Applying these rates to the current population would indicate that around 5,300 prisoners would be suffering from a functional psychosis and around 30,000 from a neurotic disorder. Some prisoners will have both conditions.
Mr. Webb: To ask the Secretary of State for the Home Department if he will make a statement on staff recruitment and retentions at HMP Ashfield; and if he will list the numbers and types of staff vacancies at HMP Ashfield. 
Beverley Hughes [holding answer 11 January 2002]: Staff turnover at Ashfield prison and young offender institution has been similar to that experienced at Premier Custodial Group's other contracts at the same stage of development and is broadly in line with their expectations. The contractor has found that as contracts move out of the start-up and initial development phase, turnover reduces. It is expected Ashfield will follow a similar pattern.
As at 10 January 2002, there were 31 vacancies at Ashfield, of which 17 were for prisoner custody officers (PCOs). On 18 January 2002, 20 PCOs will have completed their training and take up post. Interviews are in hand to recruit the remainder.
Mr. Webb: To ask the Secretary of State for the Home Department (1) if the director of HMP Ashfield is on a permanent contract; and if he will make a statement on the reasons for the departure of his predecessor; 
14 Jan 2002 : Column 94W
Beverley Hughes [holding answer 11 January 2002]: The directors at Ashfield prison and young offender institution since it opened on 1 November 1999 have been Mr. Nicholas Pascoe who was director from 21 September 1999 to 12 November 2000 and Mr. David Bramley who was director from 16 November 2000 and resigned on 24 December 2001. A new director is currently being sought. Mr. Joseph Mullens, the Director of Operations at Premier Custodial Group, is acting director for the time being and has previously worked for the Prison Service as a governing governor.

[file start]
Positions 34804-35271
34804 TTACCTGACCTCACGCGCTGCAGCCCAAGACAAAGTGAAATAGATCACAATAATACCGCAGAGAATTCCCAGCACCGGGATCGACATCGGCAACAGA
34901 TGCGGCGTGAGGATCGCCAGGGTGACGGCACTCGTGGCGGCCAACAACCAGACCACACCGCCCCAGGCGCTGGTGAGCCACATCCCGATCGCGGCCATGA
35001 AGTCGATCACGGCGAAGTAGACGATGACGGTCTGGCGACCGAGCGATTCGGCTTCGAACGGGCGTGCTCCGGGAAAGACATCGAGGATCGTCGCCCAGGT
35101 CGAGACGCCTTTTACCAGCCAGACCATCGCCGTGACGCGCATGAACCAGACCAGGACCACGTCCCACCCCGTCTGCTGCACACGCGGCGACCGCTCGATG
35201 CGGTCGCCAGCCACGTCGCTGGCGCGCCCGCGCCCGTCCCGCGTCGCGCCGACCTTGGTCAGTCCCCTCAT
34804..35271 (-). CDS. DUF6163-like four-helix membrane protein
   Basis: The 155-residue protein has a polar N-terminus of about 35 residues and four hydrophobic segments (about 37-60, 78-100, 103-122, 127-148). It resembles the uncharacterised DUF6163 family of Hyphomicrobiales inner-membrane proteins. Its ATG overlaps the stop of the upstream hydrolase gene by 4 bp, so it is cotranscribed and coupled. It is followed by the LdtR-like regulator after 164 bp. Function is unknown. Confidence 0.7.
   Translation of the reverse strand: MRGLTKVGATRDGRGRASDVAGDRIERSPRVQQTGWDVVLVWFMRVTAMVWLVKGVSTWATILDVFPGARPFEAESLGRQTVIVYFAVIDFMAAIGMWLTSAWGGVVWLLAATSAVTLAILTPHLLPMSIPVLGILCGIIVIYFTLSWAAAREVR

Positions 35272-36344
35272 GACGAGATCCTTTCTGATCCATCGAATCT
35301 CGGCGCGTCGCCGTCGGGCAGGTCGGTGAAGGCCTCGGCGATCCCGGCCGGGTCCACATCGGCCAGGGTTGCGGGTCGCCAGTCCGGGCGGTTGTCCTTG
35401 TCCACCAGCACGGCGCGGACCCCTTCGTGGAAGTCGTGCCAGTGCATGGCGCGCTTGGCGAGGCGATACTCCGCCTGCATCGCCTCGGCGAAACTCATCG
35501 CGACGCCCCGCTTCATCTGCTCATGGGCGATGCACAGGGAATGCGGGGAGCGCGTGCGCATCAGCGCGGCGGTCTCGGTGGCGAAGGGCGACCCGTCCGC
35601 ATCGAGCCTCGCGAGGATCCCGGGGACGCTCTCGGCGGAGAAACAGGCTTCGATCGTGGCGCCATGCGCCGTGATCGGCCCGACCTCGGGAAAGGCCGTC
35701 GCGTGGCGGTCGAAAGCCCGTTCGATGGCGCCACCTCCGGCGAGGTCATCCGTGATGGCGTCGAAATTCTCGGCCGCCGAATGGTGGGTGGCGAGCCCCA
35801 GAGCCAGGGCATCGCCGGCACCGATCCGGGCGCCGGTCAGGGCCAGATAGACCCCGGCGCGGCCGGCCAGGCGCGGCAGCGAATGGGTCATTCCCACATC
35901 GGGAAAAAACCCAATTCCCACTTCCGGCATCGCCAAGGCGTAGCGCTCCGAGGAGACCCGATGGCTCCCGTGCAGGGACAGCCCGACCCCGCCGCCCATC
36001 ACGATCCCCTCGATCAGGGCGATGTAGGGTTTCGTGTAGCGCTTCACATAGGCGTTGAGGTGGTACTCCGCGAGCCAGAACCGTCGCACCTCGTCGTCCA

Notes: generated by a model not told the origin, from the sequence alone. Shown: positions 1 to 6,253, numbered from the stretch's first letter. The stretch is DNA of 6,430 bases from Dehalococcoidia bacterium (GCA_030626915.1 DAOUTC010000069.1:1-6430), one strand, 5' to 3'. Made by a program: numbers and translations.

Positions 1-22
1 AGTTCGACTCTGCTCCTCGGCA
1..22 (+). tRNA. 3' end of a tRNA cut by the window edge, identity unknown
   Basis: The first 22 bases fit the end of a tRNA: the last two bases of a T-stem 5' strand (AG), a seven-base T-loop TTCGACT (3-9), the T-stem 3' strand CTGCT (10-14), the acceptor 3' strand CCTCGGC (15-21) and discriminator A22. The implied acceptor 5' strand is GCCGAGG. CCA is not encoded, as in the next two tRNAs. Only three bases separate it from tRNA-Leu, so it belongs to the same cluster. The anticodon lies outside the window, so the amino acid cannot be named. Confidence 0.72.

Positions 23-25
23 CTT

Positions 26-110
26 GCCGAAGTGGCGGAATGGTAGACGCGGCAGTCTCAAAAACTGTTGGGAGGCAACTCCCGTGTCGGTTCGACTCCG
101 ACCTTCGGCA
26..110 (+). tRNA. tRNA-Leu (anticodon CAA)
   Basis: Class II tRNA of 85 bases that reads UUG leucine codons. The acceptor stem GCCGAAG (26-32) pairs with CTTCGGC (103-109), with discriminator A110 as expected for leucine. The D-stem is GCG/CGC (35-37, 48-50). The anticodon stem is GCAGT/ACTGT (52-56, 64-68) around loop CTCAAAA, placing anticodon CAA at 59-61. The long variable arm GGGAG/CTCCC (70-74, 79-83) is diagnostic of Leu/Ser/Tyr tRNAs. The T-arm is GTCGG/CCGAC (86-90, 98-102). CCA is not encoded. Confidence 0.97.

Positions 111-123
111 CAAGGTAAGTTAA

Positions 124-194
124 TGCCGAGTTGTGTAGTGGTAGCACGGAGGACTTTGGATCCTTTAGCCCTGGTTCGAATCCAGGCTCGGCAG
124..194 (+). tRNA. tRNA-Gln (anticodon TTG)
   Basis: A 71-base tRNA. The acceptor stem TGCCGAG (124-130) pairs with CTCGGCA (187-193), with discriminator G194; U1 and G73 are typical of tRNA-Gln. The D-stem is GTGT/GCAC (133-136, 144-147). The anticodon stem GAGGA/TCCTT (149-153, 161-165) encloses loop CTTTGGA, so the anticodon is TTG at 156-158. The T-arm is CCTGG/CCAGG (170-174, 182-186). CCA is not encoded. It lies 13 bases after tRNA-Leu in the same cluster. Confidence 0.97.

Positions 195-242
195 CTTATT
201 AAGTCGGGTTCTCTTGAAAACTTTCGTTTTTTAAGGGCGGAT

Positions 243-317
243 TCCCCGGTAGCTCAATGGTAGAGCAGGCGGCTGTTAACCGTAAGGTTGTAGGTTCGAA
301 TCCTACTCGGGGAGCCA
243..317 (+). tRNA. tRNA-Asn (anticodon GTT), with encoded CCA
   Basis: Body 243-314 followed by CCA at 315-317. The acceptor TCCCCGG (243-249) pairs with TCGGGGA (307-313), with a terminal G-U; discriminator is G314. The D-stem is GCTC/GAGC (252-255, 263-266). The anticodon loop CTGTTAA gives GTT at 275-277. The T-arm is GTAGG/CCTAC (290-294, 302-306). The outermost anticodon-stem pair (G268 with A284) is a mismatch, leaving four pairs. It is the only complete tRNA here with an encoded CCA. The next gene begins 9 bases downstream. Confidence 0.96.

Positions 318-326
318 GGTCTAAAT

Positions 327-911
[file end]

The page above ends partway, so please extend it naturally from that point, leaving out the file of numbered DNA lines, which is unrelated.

Andrew Mackinlay: To ask the Secretary of State for the Home Department, pursuant to his answer of 4 December 2001, Official Report, column 230W, on Detective Inspector John Redgrave, when the letter of 25 April was received by the solicitor in the Metropolitan Police's Directorate of Legal Services. 
Mr. Denham [holding answer 19 December 2001]: The Commissioner of Police of the Metropolis informs me that a copy of the letter, dated 25 April 2001, was received by the Metropolitan Police Service (MPS) Directorate of Legal Services on or about 27 April 2001 and they gave preliminary advice to the Directorate of Professional Standards (DPS) in May. However, before a detailed reply to the letter could be provided, it was necessary for the DPS to consider other issues and to seek further legal advice.
Mr. Weir: To ask the Secretary of State for the Home Department whether employees of local authorities who carry out duties within Dungavel Detention Centre have had (a) fingerprints and (b) photographs of them taken.